Epstein-Barr virus (EBV) is a human herpesvirus with a worldwide distribution. Over 90% of adults are persistently infected by EBV and infection usually occurs in early childhood. In developed countries, primary infection is often delayed until adolescence or early adulthood and can result in infectious mononucleosis (glandular fever). This is a benign, self-limiting disease that is frequently associated with prolonged fatigue. EBV is also associated with malignant diseases including a range of lymphomas and nasopharyngeal and gastric carcinoma. It is estimated that the virus causes 1.8% of cancer deaths.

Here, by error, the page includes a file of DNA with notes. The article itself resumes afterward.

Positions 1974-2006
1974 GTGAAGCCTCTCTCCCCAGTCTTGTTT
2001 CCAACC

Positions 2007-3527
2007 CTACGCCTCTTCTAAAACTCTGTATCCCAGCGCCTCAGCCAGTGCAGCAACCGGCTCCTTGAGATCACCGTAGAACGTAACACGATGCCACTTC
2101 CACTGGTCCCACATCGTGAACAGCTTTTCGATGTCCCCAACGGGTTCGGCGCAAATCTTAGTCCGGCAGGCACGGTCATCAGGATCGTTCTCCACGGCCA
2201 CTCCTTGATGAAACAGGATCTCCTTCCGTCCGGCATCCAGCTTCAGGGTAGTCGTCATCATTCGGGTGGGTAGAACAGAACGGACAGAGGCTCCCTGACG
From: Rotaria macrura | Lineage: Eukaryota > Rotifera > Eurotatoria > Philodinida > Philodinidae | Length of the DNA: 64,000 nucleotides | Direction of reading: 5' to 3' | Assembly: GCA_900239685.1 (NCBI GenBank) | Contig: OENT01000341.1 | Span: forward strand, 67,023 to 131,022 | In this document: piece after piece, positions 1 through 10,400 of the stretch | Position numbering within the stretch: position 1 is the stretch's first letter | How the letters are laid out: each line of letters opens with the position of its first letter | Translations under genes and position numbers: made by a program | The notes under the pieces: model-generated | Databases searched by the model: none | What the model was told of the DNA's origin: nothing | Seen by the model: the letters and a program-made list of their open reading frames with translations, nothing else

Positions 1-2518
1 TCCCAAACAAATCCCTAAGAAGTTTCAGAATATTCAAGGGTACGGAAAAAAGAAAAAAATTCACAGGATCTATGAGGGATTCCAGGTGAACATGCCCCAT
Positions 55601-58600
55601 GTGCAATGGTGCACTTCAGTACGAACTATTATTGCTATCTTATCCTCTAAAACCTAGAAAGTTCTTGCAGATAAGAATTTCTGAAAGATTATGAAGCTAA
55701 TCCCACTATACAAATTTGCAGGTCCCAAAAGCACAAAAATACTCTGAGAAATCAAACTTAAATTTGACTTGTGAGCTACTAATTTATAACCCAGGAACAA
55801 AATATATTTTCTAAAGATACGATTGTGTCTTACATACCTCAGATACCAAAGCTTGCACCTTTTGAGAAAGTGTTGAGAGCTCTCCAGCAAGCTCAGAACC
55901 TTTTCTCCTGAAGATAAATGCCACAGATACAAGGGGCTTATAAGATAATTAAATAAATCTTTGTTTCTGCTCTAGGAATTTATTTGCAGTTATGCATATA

Research in the CVR is focused on understanding why some individuals develop EBV-associated Hodgkin lymphoma, the commonest type of EBV-associated lymphoma. Ultimately this will inform strategies to prevent and treat this malignant disease.
Contact: Ruth Jarrett
Visualisation of EBV in the tumour cells of Hodgkin lymphoma